During graduate school, I worked for Los Angeles County in the productivity management program. I was assigned to the probation department and the social services department and learned a lot with those projects. It was at a time that the county's financial resources were in terrible shape, and it was impressive to see the ways people came up with to cope with the situation. Some of the ideas were great and some were not. A poor idea was setting youth probation facility director pay based on cost savings instead of results. All in all, it was a great learning experience. After graduating, I started a company making classroom games with two associates. We were not successful in the least, which was again a good learning experience. We had very little to start with, so we had nothing to lose.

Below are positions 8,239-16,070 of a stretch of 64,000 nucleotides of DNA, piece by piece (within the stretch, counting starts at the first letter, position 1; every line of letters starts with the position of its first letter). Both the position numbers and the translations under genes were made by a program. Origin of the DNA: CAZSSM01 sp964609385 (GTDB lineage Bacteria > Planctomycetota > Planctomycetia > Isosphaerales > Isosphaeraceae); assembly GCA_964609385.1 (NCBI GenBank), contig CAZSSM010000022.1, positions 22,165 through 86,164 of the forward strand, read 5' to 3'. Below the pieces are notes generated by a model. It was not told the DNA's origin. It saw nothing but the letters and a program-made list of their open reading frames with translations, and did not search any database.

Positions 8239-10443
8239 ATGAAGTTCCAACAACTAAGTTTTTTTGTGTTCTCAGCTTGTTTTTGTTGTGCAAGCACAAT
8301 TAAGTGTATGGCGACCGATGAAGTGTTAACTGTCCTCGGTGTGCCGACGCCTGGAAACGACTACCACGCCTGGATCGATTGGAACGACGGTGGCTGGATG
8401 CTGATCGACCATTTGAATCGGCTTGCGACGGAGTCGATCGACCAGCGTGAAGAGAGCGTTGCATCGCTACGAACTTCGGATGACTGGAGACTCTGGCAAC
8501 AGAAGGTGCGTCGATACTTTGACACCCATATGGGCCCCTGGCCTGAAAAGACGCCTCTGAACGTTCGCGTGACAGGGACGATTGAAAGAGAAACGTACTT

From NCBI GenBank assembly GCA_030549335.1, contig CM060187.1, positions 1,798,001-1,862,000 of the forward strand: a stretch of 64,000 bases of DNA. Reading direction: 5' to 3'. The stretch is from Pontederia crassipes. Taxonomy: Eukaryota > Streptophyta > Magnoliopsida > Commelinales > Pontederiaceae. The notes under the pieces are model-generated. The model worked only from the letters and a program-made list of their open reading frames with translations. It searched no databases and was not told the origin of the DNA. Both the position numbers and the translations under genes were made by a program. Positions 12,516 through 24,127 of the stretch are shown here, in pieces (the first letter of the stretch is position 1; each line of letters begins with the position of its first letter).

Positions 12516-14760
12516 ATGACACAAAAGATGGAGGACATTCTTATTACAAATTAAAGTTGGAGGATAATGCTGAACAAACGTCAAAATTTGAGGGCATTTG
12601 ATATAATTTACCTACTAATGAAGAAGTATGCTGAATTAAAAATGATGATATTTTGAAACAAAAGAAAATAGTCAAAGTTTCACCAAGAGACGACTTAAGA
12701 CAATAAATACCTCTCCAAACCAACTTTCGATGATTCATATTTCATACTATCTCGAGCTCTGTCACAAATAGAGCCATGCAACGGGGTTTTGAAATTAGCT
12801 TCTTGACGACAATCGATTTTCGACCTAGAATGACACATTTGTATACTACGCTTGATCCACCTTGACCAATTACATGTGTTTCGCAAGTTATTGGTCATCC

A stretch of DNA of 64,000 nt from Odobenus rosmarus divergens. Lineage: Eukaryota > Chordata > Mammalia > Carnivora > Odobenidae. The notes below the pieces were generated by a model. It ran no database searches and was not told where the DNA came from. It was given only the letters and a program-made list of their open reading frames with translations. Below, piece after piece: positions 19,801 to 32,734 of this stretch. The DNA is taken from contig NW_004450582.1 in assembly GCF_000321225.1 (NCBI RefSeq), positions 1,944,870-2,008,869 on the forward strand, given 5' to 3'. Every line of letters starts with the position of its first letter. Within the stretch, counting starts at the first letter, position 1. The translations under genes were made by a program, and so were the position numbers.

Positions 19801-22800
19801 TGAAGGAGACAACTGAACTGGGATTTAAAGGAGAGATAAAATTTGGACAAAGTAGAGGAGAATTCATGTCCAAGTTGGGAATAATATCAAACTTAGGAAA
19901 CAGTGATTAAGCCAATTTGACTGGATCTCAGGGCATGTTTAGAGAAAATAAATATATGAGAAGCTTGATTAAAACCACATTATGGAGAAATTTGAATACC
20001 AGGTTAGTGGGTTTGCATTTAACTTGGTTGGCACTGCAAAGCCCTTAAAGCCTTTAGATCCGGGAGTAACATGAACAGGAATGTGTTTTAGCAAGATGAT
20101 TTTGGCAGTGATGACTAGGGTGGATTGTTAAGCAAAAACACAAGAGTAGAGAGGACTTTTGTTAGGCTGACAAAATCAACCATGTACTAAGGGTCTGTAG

At one point or other, I've taken classes at UCLA, Cal State LA and Cal State Long Beach. In addition, I've done a number of projects with Cal State Dominguez Hills. The result has been to make me much less of a school partisan one way or another, although I do participate in more programs at USC, particularly the mentor program of the School of Policy, Planning and Development. The quality of current college students is very impressive.

In 1987, I started with the city of Carson. It was supposed to be a temporary job of 30-90 days in the city manager's office. Now 18 years later, I'm still with the city. During that time, I've worked as the city manager's assistant, a city planner, a public safety analyst, engineering analyst and now heading the city's geographic services division, which I started years ago as a city planner.